It seems likely that a combination of nicotine plus other WTAs has more potential for dependence. However, it may be that the percentage of cigarette smokers who absolutely cannot convert to a nicotine-alone system is not high (although this is subject to some debate). Only time will tell if nicotine-only e-liquids are acceptable to a majority or minority. Some experienced commentators feel that nicotine-alone liquids will prove acceptable to only a minority, and they believe this explains why most (or even all) of those who go back to smoking do so. A counter argument is that insufficient product option experimentation has taken place, and if the right combination of hardware and refill is found, relapse to smoking can be prevented for most, even when using nicotine-only refills.

    What seems likely is:
    1. If the right mentoring and ecig products are available, more than half of smokers can successfully switch to vaping. Good (and intensive) mentoring appears crucial, otherwise the success rate is halved (at least).
    2. For those who cannot successfully switch using regular ecig products, then the addition of Snus consumption (one or more portions per day of Swedish oral tobacco), or the use of WTA refill liquid, will increase the success rate significantly.

    Increased risk?
    The vaping of complex tobacco-derived liquids is not the same as use of regular refills that just contain pharma-grade nicotine (which is, essentially, just dietary supplementation) [3]. However, an e-liquid would need to be thousands of times more toxic before the risk approached that of smoking.

    There are possible contra-indications for WTAs, such as the possibility of interaction with meds such as prednisone / prednisolone (the WTA nornicotine has been implicated here). For this reason you may want to check with your doctor.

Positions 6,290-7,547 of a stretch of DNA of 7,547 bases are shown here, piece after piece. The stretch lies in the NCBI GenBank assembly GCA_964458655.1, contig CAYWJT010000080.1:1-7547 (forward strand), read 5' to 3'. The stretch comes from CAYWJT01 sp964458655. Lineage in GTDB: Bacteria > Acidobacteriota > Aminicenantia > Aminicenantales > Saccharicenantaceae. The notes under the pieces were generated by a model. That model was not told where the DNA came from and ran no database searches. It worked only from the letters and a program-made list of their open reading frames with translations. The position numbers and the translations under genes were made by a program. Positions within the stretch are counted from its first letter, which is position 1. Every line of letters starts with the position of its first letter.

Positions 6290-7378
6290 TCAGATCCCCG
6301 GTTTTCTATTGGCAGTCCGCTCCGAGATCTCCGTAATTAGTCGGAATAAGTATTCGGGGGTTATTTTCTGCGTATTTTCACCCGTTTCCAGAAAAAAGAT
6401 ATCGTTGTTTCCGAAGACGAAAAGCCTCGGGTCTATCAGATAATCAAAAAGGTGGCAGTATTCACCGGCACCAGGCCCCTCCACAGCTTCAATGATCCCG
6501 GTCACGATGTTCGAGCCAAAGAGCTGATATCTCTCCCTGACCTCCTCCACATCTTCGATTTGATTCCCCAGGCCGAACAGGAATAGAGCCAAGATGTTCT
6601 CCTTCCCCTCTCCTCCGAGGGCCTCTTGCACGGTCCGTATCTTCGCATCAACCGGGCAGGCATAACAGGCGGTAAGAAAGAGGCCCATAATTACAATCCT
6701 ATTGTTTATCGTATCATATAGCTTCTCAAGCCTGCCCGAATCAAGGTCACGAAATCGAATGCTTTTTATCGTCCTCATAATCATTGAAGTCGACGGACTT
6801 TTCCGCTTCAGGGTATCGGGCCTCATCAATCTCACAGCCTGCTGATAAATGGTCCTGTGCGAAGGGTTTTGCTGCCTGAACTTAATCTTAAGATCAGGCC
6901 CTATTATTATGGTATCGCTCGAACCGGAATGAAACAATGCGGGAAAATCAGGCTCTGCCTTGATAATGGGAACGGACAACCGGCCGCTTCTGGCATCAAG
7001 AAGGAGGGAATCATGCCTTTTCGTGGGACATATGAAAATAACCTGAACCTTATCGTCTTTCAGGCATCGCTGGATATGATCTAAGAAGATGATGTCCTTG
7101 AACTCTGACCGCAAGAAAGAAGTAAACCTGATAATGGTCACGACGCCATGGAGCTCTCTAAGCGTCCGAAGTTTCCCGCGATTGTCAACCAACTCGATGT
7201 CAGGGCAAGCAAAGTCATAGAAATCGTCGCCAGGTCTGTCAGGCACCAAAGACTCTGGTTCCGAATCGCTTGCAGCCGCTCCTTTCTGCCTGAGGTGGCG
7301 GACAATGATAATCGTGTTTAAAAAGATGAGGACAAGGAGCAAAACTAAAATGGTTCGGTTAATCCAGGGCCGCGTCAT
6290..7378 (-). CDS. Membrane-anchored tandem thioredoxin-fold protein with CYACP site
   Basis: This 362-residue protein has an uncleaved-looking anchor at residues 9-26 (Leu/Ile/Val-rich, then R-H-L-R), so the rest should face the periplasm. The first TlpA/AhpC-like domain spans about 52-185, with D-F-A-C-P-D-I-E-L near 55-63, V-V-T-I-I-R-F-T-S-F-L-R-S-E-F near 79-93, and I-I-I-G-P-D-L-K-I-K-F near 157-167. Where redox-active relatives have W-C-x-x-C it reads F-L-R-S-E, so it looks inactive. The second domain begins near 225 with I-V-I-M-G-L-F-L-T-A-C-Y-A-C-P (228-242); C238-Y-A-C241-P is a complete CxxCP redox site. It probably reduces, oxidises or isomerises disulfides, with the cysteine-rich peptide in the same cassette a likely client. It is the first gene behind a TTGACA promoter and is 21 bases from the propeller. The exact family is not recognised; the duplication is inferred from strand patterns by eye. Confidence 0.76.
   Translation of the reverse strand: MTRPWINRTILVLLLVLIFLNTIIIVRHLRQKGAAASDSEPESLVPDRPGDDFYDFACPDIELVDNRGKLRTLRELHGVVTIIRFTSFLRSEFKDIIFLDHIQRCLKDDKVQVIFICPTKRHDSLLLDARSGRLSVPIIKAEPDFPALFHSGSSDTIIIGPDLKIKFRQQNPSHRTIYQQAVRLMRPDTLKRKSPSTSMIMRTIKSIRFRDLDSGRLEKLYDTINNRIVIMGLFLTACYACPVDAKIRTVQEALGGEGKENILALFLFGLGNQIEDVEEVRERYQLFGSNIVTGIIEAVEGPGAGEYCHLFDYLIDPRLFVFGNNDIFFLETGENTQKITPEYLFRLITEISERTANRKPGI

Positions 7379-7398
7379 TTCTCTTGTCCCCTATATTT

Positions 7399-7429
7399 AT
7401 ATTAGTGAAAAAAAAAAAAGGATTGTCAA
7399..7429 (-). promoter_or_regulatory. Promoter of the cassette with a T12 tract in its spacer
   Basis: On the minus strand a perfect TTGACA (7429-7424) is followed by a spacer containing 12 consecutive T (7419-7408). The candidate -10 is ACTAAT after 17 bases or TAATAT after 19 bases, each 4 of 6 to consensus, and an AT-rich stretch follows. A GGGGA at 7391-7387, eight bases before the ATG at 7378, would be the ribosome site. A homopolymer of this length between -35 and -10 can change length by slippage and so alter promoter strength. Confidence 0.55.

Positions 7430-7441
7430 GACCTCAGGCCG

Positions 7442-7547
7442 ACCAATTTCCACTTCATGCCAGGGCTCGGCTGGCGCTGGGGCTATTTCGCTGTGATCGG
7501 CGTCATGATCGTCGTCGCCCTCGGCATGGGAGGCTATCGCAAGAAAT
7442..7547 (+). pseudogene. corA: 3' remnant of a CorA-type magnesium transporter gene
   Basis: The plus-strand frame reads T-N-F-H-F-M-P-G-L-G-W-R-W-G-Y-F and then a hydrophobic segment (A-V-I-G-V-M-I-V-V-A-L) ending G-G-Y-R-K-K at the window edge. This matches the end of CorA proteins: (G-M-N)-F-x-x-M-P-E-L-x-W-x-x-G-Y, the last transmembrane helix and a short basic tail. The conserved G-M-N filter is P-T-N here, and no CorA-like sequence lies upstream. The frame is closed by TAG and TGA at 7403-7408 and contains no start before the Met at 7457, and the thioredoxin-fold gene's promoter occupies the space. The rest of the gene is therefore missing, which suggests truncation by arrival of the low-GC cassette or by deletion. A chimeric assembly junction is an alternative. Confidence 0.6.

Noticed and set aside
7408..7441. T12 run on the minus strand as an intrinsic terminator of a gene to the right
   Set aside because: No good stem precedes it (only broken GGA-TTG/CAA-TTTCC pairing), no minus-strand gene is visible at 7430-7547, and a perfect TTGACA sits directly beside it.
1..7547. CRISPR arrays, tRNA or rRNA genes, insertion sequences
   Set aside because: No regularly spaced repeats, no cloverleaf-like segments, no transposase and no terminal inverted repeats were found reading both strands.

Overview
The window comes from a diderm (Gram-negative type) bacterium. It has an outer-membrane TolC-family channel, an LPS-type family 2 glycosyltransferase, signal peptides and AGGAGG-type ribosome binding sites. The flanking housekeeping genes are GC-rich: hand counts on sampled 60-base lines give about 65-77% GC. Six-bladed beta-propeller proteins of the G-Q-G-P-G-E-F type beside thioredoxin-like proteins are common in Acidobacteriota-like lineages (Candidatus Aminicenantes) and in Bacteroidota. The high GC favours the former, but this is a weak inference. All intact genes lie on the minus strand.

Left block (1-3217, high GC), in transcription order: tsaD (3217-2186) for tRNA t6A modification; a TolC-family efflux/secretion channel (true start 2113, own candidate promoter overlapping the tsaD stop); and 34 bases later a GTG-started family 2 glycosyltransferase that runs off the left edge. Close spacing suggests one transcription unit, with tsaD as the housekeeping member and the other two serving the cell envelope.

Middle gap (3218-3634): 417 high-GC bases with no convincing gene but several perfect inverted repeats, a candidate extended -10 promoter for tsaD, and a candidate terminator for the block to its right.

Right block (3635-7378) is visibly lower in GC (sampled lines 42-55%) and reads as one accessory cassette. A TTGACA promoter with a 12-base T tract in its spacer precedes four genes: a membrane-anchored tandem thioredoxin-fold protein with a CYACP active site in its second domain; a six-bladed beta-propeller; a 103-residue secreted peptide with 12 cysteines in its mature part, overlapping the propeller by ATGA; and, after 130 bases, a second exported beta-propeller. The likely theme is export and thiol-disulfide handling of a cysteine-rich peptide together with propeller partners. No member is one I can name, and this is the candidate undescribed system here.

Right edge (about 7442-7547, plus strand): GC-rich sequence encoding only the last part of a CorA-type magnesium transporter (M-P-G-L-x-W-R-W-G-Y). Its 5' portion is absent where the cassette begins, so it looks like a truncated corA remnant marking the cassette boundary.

There is also a possibility - indeed, a probability - that more carcinogens may be present in a WTA liquid than a nicotine-only liquid, as some sources on tobacco chemistry mention this as being possible, and there is a lack of research to prove that this is not a concern. The only way to evaluate the extent of this problem would be to carry out GC-MS testing on the liquid.

    The reasoning behind this is:
    - Pharmaceutical-grade nicotine as supplied by responsible corporations and used in regular e-liquid is produced to a very high and checkable standard. It is processed extensively to remove anything other than nicotine. Very small amounts of carcinogens remain, but they are considered insignificant. They are seen in nicotine skin patches made from this pharma-grade nicotine, for example, as well as the e-liquid made from it. The quantity of carcinogens is about the same in licensed NRTs and ecig refills, as the same pharmaceutical grade nicotine is used for both (approx. 8 to 10ng/gm).
    - WTA-containing liquid has not been produced to any known standard. No one knows if it contains carcinogens or not. No analyses are provided.
    - Some WTAs such as nornicotine are associated with carcinogens, in that it is claimed they are harder to eliminate if nornicotine is retained.
    - The production method may or may not remove the carcinogens - but no claims whatsoever can be made on this subject without the proof: a full analysis - GC-MS and associated tests that identify 99.9% of the constituents of the sample. Testing to this quality level is not only expensive but beyond the capability of almost all labs who advertise testing services, as the usual quality standard is 98.5%.

    Clearly, it is not possible to state that carcinogen removal has been effective if a GC-MS test to 98.5% is presented, since the unidentifiable remainder of 1.5% is unlikely to consist of well-known, beneficial compounds; the opposite seems more likely.

    Is the use of WTAs safer than smoking?
    The use of WTAs added to e-liquid seems on the face of it to be far safer than continuing to smoke, since it is the smoke that causes 100% of diseases associated with smoking (+ or - 0.001%), not the active tobacco compounds. However, it is possible that some carcinogens present in tobacco may accompany the WTAs into the e-liquid. Therefore, without further research, it would be unwise to state it is as risk-free as the use of pharmaceutical grade nicotine alone, which we know has little in the way of carcinogens.

    However, we know that although Swedish Snus still contains significant quantities of carcinogens after processing to remove the bulk of them, leaving typically 1,000 - 2,000ng/gm, even so there is an unmeasurably low effect on health from a statistical perspective. It appears that, for oral consumption at least, this quantity of remaining carcinogens has no significant effect. Sweden also has the lowest male oral cancer rate in the EU, of course, due to the use of Snus instead of cigarettes.

    So if a small quantity of carcinogens does accompany the WTAs in the extraction process, it is probably too small to have any significant effect.

    Can the use of WTAs ever be safe?